Years ago my husband and I went and saw Adrian Belew from King Crimson play a solo acoustic concert at the Majestic Theater in Detroit. One of my favorite songs he played was Old Fat Cadillac:
Philip and I were reminiscing about that concert late this evening out on the porch under a full moon. Both of us are audiophiles – it was one of the first things that drew us to one another beyond just physical attraction all those years ago, just before my twenty-second birthday, and we’ve seen many, many concerts and shows together over the years, giving us fun memories to share...”Remember when we saw Elvis Costello at the Fox and the security guards let us move from the balcony to the front row because we were the only ones dancing?…Remember that time we saw the Dave Brubeck Quartet downtown at the Montreux-Detroit Jazz Festival?…Remember how much fun we had dancing all night at Frog Island when Buckwheat Zydeco played and then Terrance Simien showed him up? Remember when…remember when?”
Our children love, love, love to hear about the time before they were born, when these two people they call mom and dad were actually young and crazy and romantic and fun. They can hardly believe it but they love to hear about it. They will say to me, “Daddy says one time you guys saw the Grateful Dead in Chicago and someone stole your shoes and you had to go to the show the next night with bare feet. Mom, is that true?” They are filled with amazement that this person who is always barking commands and warnings about tedious things at them – Brush your teeth! Make your bed! Take your vitamins! Don’t do that foolish thing you were about to do! – used to dance barefoot, eyes closed, transported away by the pure joy of the music. But I suspect they are also glad we aren’t still those people now. Children need their parents to be grown ups.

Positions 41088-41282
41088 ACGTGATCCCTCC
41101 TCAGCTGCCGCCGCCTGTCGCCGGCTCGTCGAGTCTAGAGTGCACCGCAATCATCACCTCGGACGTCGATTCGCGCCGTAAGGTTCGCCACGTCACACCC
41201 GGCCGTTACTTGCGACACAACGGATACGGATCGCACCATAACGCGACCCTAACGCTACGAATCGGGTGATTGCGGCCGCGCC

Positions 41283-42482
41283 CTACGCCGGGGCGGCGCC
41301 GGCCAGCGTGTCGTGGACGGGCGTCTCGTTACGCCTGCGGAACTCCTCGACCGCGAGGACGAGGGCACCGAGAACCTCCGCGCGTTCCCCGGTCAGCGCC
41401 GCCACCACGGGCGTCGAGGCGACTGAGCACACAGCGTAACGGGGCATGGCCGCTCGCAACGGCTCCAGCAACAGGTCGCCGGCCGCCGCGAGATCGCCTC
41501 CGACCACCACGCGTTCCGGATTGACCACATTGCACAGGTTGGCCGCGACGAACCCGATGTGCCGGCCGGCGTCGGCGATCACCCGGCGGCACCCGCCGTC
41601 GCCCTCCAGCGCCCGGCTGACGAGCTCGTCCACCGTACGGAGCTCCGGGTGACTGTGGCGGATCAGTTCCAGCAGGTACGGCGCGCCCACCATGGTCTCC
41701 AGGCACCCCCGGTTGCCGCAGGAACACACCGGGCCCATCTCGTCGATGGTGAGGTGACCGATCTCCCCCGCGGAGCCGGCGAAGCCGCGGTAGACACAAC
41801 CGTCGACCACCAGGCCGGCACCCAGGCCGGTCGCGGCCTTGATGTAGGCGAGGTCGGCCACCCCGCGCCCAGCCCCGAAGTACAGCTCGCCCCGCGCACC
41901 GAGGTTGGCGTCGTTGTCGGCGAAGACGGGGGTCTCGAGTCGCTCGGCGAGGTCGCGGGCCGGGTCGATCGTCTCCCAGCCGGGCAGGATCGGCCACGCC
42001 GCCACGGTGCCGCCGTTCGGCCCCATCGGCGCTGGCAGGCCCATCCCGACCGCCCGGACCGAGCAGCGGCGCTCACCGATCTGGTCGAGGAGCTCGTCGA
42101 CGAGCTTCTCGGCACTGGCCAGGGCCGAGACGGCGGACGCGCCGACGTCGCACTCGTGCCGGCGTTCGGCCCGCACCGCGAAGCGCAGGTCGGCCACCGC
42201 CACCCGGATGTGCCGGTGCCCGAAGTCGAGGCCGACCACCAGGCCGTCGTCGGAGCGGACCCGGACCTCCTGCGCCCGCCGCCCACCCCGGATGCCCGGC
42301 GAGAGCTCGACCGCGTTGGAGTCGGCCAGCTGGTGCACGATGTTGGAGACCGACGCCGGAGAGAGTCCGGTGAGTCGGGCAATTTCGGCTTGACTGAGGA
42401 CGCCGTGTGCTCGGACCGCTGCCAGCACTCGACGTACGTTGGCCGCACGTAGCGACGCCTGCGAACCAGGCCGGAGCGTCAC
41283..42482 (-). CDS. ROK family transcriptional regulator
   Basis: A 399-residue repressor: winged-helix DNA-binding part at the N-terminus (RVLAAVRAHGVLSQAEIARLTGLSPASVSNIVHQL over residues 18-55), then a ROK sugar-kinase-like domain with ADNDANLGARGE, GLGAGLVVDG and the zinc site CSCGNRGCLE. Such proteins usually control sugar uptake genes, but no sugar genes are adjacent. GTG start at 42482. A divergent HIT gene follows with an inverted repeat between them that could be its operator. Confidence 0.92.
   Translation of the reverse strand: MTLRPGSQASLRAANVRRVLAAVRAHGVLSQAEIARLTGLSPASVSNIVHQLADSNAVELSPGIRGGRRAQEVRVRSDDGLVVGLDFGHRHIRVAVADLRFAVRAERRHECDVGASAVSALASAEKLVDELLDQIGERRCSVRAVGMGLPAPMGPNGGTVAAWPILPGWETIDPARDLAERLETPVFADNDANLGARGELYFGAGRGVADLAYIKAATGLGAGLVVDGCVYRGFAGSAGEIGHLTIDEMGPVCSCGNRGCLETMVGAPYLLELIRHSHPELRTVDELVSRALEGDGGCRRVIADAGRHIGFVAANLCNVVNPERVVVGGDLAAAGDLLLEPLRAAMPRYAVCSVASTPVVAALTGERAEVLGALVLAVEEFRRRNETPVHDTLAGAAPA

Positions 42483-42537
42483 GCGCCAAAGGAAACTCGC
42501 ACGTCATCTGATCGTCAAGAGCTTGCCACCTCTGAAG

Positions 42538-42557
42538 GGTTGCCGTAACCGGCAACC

Yet I think it is comforting to children to hear that their parents loved each other, loved just being together, loved having adventures and making a life together, before they ever had children and Serious Jobs and mortgage payments and greying hair. I’m glad we can give that gift to our kids and that we can give them the gift of our having stayed together even through those times that were hard, when it wasn’t fun and romantic, when we didn’t feel like dancing barefoot together.
We don’t dance so much now; we sit on the porch together at night, my husband smoking, and we look at the stars and remember when. It’s not crazy and adventurous but it is peaceful and warm. I have spent well over half my life with him, through incredible highs and some pretty serious lows, and he’s still there and I’m still here and neither of us is going anywhere until one of us finally goes to meet our Lord.
No matter how badly we may have messed up in other areas as parents, at least we can give this to our children, the gift of our marriage, imperfect but permanent for as long as we both shall live.